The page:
Successful Grads are Worst Off

Successful graduates are worst off under Coalitions proposed Fee’s Review

Whilst many students are today protesting against the governments plan to increase tuition fees, the Tab takes a look into who will be the most affected by the proposed changes to the education system.

After years of irresponsible spending by those in power, it is understandable that cuts need to be made. Whilst anyone would be opposed to increased fees, many will argue that the potential success one can receive from attending a Russell Group University, Southampton currently sitting at 12th in the leagues tables (Sunday Times), is more than enough to warrant this increase.

However, it is those of us who aspire to be successful which will be worst hit.

Although Vince Cable’s plan of the dreaded ‘Graduate Tax’ was shelved back in October, its fundamental idea has lived on under the variable interest rate that will be applied to all loans provided by the government.

With expectations of students leaving University with debts of £30,000, the variable interest rates would result in a graduate, who is earning £45k, repaying £2,160 a year for 30 years, compared to a graduate earning £25k, who would only repay £360 a year for 30 years. This would mean that the high earner would eventually pay back £64,800 compared to the low earners £10,800.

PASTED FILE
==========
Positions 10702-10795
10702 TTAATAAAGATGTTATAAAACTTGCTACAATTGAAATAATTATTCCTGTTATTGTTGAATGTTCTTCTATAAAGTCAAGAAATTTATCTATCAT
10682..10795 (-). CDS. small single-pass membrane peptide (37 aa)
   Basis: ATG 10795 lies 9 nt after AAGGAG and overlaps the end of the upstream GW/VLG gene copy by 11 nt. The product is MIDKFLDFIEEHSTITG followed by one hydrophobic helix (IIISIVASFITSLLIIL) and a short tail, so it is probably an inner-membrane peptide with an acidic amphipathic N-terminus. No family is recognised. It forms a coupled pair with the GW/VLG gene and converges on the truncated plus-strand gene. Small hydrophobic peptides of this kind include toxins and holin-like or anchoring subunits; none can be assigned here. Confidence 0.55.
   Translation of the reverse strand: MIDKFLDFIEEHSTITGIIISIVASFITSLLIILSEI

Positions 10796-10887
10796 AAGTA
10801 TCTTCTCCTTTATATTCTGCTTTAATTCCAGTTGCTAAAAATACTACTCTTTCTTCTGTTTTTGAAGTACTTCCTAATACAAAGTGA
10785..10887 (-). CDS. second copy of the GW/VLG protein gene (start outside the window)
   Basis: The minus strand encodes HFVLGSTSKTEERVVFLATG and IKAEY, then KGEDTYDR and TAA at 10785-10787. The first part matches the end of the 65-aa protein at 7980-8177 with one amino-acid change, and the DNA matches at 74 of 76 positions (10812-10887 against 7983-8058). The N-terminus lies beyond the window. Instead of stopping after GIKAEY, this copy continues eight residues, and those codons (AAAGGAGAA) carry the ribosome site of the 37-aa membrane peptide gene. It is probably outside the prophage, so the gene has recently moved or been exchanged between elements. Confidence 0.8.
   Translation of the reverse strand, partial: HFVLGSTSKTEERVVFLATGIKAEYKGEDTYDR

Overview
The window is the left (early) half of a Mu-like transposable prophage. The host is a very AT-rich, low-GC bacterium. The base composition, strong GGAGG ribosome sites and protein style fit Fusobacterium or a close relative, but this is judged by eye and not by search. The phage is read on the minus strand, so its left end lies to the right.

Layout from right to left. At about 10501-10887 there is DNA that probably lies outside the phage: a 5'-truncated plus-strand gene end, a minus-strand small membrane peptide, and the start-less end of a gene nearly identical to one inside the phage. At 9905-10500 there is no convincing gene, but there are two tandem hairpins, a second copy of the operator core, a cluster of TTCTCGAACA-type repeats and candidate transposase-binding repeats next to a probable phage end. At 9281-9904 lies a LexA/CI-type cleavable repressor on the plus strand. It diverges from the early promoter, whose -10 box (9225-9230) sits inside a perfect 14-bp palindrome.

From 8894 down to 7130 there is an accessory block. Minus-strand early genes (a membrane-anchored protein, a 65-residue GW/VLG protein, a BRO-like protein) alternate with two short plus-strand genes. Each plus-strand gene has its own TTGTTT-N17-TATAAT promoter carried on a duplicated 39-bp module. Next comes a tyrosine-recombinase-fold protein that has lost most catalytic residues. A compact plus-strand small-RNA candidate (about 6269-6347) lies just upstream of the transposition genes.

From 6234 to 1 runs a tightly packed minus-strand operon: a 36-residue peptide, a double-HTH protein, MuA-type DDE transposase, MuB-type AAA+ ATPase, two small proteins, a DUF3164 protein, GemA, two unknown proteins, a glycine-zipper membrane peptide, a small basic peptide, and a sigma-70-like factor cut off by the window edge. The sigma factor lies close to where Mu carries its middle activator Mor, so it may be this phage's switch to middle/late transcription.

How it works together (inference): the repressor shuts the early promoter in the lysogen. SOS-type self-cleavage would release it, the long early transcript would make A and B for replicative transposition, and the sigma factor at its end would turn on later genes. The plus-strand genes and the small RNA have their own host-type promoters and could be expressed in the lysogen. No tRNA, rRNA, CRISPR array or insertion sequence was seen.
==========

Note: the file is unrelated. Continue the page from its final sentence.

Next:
Whilst those low earners on the font line of the public workforce, who are vital for the day-to-day running of the country, should not be expected pay huge repayment fees, why should the successful who have worked hard to get to where they are, pay for those who have arguably failed?

The question must therefore be raised, what is wrong with the current method of repayment, whereby a student repays the debt that they owe and is not ultimately a burden onto others.